Today is National Nude Day!
No nude sunbathing? Where’s the fun in that?
For the record…I’m out. The festivities for National Nude Day will have to proceed without me. Let’s just say my precarious relationship with my archenemy, Aging, has left me feeling…well, vulnerable, with all my loose parts and stray appendages prone to getting caught in slamming doors, closing windows and heavy machinery if not properly corralled. I am the first to admit it…this glorious 50+-year-old package now requires the elaborate gift-wrapping that is clothing.
Before Aging had her way with me (in more ways than one), I was already a bit squeamish about letting it all hang out due to a genetic defect from my paternal side of the family. According to my mother, who had no reason to make things up, in four and a half decades of marriage to my sainted father, she never once saw him buck-naked. (Thus the “sainted” part.) I suspect that through the years Mother sneaked the occasional snips and glimpses of those things my father kept under wraps. Engaging her vivid imagination, I have no doubt she had a pretty good idea what the entire parcel that was my father looked like.
I hope everyone enjoys National Nude Day. As for me, I won’t be the one mooning the server at the window of the local Burger King. I’ll leave that to you.
Copyright © 2017 Patra Taylor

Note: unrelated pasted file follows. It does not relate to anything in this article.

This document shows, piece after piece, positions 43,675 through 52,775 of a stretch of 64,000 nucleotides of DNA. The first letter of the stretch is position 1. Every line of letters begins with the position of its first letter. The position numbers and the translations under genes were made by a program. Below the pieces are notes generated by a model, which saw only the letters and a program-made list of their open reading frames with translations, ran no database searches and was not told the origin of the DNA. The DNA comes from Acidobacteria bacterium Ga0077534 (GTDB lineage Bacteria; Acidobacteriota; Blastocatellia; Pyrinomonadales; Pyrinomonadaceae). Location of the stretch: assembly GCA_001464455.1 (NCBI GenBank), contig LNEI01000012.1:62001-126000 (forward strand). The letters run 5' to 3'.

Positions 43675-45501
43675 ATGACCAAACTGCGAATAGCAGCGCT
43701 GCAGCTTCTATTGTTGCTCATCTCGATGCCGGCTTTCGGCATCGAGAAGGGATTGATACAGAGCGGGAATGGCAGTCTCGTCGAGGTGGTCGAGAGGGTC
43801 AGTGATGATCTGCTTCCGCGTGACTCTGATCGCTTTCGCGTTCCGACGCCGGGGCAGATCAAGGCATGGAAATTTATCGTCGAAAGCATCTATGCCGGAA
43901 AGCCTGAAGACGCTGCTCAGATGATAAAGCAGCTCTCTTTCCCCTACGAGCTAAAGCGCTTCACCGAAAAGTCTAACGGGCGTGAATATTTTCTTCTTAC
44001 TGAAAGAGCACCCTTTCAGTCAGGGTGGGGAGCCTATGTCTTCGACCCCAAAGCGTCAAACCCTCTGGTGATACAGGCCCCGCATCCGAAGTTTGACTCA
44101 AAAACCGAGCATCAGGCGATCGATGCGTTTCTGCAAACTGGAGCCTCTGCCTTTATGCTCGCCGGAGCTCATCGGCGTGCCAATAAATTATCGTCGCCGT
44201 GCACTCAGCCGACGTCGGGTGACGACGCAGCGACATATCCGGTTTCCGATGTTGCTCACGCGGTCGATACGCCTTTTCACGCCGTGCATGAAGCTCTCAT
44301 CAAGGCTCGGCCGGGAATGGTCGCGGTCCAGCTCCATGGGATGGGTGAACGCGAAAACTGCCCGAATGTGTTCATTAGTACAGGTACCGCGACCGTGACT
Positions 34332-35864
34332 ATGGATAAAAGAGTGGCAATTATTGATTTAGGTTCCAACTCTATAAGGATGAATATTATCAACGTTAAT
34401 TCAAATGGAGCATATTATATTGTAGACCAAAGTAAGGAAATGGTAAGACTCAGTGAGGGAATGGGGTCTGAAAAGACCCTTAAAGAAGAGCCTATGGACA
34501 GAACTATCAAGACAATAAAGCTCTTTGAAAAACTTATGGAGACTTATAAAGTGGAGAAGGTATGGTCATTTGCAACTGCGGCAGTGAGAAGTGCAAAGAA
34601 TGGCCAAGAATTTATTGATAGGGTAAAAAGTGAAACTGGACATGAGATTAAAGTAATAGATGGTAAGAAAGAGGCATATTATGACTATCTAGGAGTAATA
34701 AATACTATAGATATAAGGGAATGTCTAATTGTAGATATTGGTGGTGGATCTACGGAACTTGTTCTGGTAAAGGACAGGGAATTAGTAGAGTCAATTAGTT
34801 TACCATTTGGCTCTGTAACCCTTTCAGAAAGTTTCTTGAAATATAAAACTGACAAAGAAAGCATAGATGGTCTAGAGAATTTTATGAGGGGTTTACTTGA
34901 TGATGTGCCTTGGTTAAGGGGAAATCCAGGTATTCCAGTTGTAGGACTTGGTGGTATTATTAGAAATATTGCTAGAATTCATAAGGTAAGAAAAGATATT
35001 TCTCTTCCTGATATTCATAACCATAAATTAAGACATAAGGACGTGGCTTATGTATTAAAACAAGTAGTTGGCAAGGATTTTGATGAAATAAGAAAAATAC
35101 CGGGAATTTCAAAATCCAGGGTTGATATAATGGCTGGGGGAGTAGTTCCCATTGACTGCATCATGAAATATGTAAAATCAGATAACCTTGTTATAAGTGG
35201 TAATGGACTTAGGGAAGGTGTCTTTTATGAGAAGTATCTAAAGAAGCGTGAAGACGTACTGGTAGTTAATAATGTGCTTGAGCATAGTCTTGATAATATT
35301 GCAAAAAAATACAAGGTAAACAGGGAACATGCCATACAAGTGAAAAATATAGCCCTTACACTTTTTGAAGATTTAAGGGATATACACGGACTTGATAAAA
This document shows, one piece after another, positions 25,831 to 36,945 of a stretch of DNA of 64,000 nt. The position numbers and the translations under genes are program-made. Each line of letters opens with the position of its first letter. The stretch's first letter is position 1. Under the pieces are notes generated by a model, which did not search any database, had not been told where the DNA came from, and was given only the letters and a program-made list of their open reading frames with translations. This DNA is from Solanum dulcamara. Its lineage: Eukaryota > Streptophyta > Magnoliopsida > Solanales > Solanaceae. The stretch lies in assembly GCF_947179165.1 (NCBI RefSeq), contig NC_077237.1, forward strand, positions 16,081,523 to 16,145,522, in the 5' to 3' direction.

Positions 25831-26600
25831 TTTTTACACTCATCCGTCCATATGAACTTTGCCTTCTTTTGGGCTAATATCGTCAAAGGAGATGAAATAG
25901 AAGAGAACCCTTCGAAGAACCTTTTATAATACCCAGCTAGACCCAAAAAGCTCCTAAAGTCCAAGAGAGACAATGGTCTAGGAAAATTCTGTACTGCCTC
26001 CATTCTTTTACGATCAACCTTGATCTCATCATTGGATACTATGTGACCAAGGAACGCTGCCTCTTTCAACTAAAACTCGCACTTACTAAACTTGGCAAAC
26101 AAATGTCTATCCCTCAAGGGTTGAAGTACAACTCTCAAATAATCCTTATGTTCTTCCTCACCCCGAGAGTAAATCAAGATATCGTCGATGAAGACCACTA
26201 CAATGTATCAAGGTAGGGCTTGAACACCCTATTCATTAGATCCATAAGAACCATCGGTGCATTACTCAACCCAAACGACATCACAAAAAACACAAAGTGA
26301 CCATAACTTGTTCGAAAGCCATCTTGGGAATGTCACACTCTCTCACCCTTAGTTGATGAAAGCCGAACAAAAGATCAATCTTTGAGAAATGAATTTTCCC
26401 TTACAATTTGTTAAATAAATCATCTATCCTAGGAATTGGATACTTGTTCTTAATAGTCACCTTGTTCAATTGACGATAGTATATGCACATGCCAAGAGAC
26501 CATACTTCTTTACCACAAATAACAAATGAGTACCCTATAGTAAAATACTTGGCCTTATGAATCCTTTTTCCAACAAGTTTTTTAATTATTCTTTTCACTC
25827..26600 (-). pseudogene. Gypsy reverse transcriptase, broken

Medieval “Typo” Results in International Day of Foolery
Chauntecleer, Chaucer’s psychic cock.
Can you believe it? The worldwide custom of playing pranks on your friends and family on April 1 actually has its roots in Chaucer’s The Canterbury Tales, which dates back to the early 1390s. As the tale goes, the cocky cock, Chauntecleer, dismisses premonitions of his own death only to be tricked by a cagey fox whose main objective was securing another delicious chicken dinner. (You would have thought Chauntecleer would have learned a lesson when the wily fox ate his dear old mom and pop, but that fact evidently slipped his pea-sized brain.) A physic chicken and Colonel Sanders’ original original recipe aside, the adoption of April 1 as the international holiday for ticking-off your loved ones with your obnoxious adolescent practical jokes may have resulted from a 14th century typo (a.k.a. copying error.) Instead of Chaucer’s mention of “March 32” meaning April 1, modern scholars believe his passage meant 32 days after March, or May 2.
Think about it! The next time you covertly place a fake dog poop pile next to your granny’s rocking chair, (definitely grounds for being disinherited) you could have been yelling, “May 2nd Fool!” On the other hand, I don’t think that would have caught on.
Watch your step, Grandma! April Fool!